Weekend Courier - - Driveway - Craig Duff

SUZUKI’S abil­ity to do more with less has en­ticed buy­ers into the Swift Sports since the model launch in 2006.

The orig­i­nal hot hatch for­mula of light weight, tight chas­sis and re­spon­sive steer­ing earned the Sport a legion of pas­sion­ate fans who ap­pre­ci­ated its com­pact size dur­ing the week and fact it could be flung around corners on the week­ends.

The sec­ond gen­er­a­tion car fol­lows the same path but with an em­pha­sis on the lat­est mod-cons, from An­droid/Ap­ple phone mir­ror­ing to adap­tive cruise con­trol and au­ton­o­mous emer­gency brak­ing.

It is a more re­solved car than its pre­de­ces­sor. Diehard Sport en­thu­si­asts may not ap­pre­ci­ate the ve­neer of ci­vil­ity but it should broaden the car’s ap­peal.

At the heart of the changes is a 1.4-litre tur­bocharged en­gine re­plac­ing the 1.6-litre nat­u­rally as­pi­rated mill in the pre­vi­ous model, mean­ing it’s now more about midrange shove than top-of-the-tachome­ter revs.

At $25,490 for the six-speed man­ual, it un­der­cuts the Ford Fi­esta ST and Volk­swa­gen Polo GTI by about $2000. The six-speed auto adds $2000.

The in­te­rior is typ­i­cally Suzuki: rugged, durable plas­tics that feel solid and align pretty well for a car at this price point.

A seven-inch touch­screen has four tiles dubbed lis­ten, drive, call and con­nect. It is easy to un­der­stand and pairs quickly with 103kW/230Nm (enough) 6.1L/100km (typ­i­cal) 265L (typ­i­cal) 5 stars, 6 airbags, auto emer­gency brak­ing, lane keep as­sist, adap­tive cruise con­trol (good) An­droid and Ap­ple de­vices. More dis­plays have been added to the 4.2-inch TFT screen in the in­stru­ment panel, show­ing the likes of lat­eral G-forces, turbo boost and ac­cel­er­a­tion/brak­ing forces.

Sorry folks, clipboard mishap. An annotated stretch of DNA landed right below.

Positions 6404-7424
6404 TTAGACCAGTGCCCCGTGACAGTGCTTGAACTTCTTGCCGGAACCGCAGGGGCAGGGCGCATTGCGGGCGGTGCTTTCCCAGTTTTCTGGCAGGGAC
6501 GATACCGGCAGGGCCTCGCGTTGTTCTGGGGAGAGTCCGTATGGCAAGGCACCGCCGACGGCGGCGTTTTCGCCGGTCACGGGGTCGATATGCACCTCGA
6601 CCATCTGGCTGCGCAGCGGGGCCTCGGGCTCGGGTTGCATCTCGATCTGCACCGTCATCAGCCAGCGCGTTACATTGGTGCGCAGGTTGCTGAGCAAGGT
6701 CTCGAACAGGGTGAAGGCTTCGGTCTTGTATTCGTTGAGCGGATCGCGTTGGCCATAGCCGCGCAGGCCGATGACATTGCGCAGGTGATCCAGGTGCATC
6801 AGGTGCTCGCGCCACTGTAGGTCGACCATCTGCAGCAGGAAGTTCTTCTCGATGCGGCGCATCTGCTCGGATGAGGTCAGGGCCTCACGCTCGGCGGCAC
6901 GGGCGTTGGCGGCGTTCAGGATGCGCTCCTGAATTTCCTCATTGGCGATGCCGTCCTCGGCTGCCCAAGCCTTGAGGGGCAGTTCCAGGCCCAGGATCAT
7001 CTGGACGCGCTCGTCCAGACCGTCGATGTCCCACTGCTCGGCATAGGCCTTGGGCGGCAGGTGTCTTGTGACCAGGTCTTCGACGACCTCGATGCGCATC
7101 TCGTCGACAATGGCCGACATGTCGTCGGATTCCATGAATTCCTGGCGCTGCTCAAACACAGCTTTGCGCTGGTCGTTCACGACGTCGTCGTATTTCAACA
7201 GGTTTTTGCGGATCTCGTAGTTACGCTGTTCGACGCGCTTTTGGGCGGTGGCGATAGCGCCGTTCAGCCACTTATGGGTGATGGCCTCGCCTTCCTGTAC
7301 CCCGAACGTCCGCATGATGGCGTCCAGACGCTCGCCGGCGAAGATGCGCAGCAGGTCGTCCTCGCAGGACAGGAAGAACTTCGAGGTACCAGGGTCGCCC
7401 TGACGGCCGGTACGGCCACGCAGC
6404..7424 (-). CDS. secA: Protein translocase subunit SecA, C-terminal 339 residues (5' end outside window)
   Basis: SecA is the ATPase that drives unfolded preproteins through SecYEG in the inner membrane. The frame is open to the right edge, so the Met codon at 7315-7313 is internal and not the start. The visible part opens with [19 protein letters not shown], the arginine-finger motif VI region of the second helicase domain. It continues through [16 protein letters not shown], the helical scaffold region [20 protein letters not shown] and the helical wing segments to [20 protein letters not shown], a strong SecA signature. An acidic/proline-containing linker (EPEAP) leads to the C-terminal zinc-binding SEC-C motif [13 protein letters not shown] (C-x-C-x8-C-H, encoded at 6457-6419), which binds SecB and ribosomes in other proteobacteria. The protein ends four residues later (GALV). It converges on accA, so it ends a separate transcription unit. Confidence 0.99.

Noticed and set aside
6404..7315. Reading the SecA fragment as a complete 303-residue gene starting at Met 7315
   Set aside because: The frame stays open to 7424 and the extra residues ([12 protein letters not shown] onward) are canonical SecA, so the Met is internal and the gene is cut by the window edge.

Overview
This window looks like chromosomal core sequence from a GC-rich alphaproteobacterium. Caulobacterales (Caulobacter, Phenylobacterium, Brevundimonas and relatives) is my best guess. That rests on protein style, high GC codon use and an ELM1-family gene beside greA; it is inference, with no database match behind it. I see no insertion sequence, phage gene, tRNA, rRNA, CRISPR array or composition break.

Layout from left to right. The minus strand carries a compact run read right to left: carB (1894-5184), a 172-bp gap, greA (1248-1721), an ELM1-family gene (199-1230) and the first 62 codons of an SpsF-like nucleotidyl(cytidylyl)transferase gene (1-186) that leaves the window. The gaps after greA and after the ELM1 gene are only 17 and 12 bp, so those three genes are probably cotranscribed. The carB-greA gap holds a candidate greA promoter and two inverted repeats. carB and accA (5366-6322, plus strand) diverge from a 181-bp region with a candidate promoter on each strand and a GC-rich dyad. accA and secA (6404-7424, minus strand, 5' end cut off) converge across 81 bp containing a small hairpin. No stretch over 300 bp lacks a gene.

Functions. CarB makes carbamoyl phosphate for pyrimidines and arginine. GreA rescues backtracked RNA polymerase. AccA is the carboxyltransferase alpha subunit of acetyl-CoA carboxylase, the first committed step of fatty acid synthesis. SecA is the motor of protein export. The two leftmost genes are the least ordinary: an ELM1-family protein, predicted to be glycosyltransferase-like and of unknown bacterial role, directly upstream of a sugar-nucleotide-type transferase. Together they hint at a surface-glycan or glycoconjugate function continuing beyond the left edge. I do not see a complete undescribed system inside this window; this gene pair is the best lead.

This ver­sion comes in 80kg lighter than the orig­i­nal Swift Sport at 1045kg. Con­se­quently you don’t need a huge amount of power to mo­ti­vate it.

The six man­ual ra­tios are tightly packed, mean­ing the en­gine is spin­ning at about 2500rpm at 100km/h in sixth gear. The au­to­matic trans­mis­sion uses a taller fi­nal gear that would make more sense for those who reg­u­larly com­mute long dis­tances.

Fit­ting an auto takes some of the fun out of the Sport, though. This is a car that you want to be en­gaged with and the man­ual is the pre­ferred op­tion.

On hair­pin turns, ex­pect mild un­der­steer on en­try and the Sport will then chirp its front wheels as you ap­ply power on exit. There are no causes for con­cern, given the steer­ing re­lays what the wheels are do­ing and the car re­sponds in­stantly to brak­ing or steer­ing in­puts.

The sus­pen­sion is firm enough to stop the body rolling through the corners but it im­presses by still soak­ing up all but the worst bumps.

Ver­dict: The Swift Sport re­tains its man­tle as a hot hatch that pri­ori­tises han­dling over horse­power. Toss in the re­as­sur­ance of AEB and this ma­chine will have Ford and VW deal­ers feel­ing ner­vous.

The lat­est Suzuki Swift Sport.

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